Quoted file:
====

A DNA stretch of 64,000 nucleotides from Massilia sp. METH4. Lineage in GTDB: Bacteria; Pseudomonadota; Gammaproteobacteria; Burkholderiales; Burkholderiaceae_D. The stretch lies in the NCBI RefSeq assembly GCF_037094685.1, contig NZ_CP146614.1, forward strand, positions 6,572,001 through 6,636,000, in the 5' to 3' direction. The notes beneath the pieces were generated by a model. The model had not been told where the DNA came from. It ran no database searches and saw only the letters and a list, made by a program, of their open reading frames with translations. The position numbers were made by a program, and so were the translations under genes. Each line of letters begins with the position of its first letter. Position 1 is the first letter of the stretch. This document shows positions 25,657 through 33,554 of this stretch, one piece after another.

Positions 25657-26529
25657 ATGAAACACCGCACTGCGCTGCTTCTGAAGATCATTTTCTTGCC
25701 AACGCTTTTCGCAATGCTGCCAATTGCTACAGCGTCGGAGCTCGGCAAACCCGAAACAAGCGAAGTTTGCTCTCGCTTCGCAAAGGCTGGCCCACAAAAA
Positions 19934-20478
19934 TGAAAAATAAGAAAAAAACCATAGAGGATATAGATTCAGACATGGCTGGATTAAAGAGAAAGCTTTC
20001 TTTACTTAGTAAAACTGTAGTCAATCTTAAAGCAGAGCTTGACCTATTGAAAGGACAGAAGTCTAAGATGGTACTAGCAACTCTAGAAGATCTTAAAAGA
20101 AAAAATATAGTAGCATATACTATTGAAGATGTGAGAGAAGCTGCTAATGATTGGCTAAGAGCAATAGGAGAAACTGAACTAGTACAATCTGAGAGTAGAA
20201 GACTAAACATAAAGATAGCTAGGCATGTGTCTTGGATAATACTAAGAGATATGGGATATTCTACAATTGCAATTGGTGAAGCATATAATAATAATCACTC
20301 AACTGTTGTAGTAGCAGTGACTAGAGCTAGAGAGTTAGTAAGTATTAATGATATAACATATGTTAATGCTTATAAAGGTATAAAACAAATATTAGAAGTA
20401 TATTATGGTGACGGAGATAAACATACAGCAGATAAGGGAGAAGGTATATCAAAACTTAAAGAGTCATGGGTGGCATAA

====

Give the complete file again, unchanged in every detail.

A DNA stretch of 64,000 nucleotides from Massilia sp. METH4. Lineage in GTDB: Bacteria; Pseudomonadota; Gammaproteobacteria; Burkholderiales; Burkholderiaceae_D. The stretch lies in the NCBI RefSeq assembly GCF_037094685.1, contig NZ_CP146614.1, forward strand, positions 6,572,001 through 6,636,000, in the 5' to 3' direction. The notes beneath the pieces were generated by a model. The model had not been told where the DNA came from. It ran no database searches and saw only the letters and a list, made by a program, of their open reading frames with translations. The position numbers were made by a program, and so were the translations under genes. Each line of letters begins with the position of its first letter. Position 1 is the first letter of the stretch. This document shows positions 25,657 through 33,554 of this stretch, one piece after another.

Positions 25657-26529
25657 ATGAAACACCGCACTGCGCTGCTTCTGAAGATCATTTTCTTGCC
25701 AACGCTTTTCGCAATGCTGCCAATTGCTACAGCGTCGGAGCTCGGCAAACCCGAAACAAGCGAAGTTTGCTCTCGCTTCGCAAAGGCTGGCCCACAAAAA
Positions 19934-20478
19934 TGAAAAATAAGAAAAAAACCATAGAGGATATAGATTCAGACATGGCTGGATTAAAGAGAAAGCTTTC
20001 TTTACTTAGTAAAACTGTAGTCAATCTTAAAGCAGAGCTTGACCTATTGAAAGGACAGAAGTCTAAGATGGTACTAGCAACTCTAGAAGATCTTAAAAGA
20101 AAAAATATAGTAGCATATACTATTGAAGATGTGAGAGAAGCTGCTAATGATTGGCTAAGAGCAATAGGAGAAACTGAACTAGTACAATCTGAGAGTAGAA
20201 GACTAAACATAAAGATAGCTAGGCATGTGTCTTGGATAATACTAAGAGATATGGGATATTCTACAATTGCAATTGGTGAAGCATATAATAATAATCACTC
20301 AACTGTTGTAGTAGCAGTGACTAGAGCTAGAGAGTTAGTAAGTATTAATGATATAACATATGTTAATGCTTATAAAGGTATAAAACAAATATTAGAAGTA
20401 TATTATGGTGACGGAGATAAACATACAGCAGATAAGGGAGAAGGTATATCAAAACTTAAAGAGTCATGGGTGGCATAA